FROM OUR CORRESPONDENT
LONDON – Pack your bags, let’s go back to London. Between today and tomorrow the government of Boris Johnson announces the end of quarantine of two weeks imposed on all arrivals from abroad: the provision will be effective from next Monday. At the beginning of June, Britain had effectively closed its borders: anyone who came from outside, including the British returning, had to isolate themselves for 14 days, under penalty of a fine of 1000 pounds and, at the limit, even expulsion.
A rule that basically blocked incoming and outgoing tourism: for foreigners it made no sense to come to London and then stay two weeks locked in an apartment, while for the British to go on vacation to Spain or Greece involved confinement on the return. Now the quarantine for all will be replaced by a traffic light system: the countries included in a red list (from the United States to Brazil, from Sweden to Portugal), where the contagions are still high, will remain subject to restrictions; those on the orange list (most Europeans, including theItaly) will not have to be quarantined, even if direct travelers there will be cautioned; for green list countries (such as Croatia and Greece) there is a total green light.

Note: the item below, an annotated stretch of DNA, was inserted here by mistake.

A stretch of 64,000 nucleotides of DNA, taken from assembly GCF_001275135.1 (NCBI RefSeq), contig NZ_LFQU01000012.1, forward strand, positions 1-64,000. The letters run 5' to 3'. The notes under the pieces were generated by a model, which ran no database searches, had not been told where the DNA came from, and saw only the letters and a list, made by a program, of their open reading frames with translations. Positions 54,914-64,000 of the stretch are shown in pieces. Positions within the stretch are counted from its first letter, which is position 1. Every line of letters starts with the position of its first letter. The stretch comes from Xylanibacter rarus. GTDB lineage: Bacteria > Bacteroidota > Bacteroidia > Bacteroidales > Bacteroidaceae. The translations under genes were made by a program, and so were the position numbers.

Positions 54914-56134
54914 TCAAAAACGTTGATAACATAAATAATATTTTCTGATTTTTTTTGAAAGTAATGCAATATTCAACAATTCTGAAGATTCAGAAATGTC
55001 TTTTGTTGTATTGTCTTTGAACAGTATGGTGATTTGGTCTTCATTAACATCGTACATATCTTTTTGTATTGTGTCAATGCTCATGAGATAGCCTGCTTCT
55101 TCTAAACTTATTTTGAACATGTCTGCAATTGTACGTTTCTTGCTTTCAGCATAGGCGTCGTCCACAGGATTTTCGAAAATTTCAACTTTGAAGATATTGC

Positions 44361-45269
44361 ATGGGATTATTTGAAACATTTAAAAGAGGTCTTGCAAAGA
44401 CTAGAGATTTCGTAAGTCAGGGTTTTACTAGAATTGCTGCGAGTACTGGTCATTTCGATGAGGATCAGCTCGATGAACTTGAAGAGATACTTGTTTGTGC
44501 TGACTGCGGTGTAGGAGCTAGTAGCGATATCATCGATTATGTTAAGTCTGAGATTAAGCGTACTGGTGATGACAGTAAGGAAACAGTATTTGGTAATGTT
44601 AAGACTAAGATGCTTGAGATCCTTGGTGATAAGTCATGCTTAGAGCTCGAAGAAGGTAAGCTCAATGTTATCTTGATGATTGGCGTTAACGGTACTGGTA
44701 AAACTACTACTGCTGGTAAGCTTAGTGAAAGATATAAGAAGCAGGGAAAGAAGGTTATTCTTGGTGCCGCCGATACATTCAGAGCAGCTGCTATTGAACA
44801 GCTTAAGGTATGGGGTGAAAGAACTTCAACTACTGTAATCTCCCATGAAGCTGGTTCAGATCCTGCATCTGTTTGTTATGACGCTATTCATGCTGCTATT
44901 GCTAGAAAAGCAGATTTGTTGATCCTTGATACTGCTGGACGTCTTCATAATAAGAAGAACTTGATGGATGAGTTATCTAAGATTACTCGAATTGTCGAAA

The Johnson government initially thought of negotiating “air corridors” for a limited number of destinations: but then this option proved difficult to apply and a list of 75 countries for which there will be no more restrictions was chosen. However, those arriving in Great Britain will probably have to provide the authorities with a contact and address. In any case, in London you can relish a newfound normal: from Saturday finally here pubs, restaurants and museums will reopen, closed for three and a half months now. And the British capital now practically free from Covid, unlike the north of England, where the infections remain high. The quarantine imposed on travelers in June had been severely criticized by the airlines and tour operators: British Airways, Easyjet and Ryanair had even filed a lawsuit against the government. Even from within the conservative party there had been strong pressure on Johnson to abandon the measure, which however met with the favor of the majority of the population. But even in this case, as with many other aspects related to the pandemic, Downing Street has addressed the issue in a way clumsy. An announcement was expected on Monday, but was later postponed for Scotland’s objections and Greece’s surprise decision to impose quarantine on incoming British. Now, after many hesitations and second thoughts, it should be the right time.
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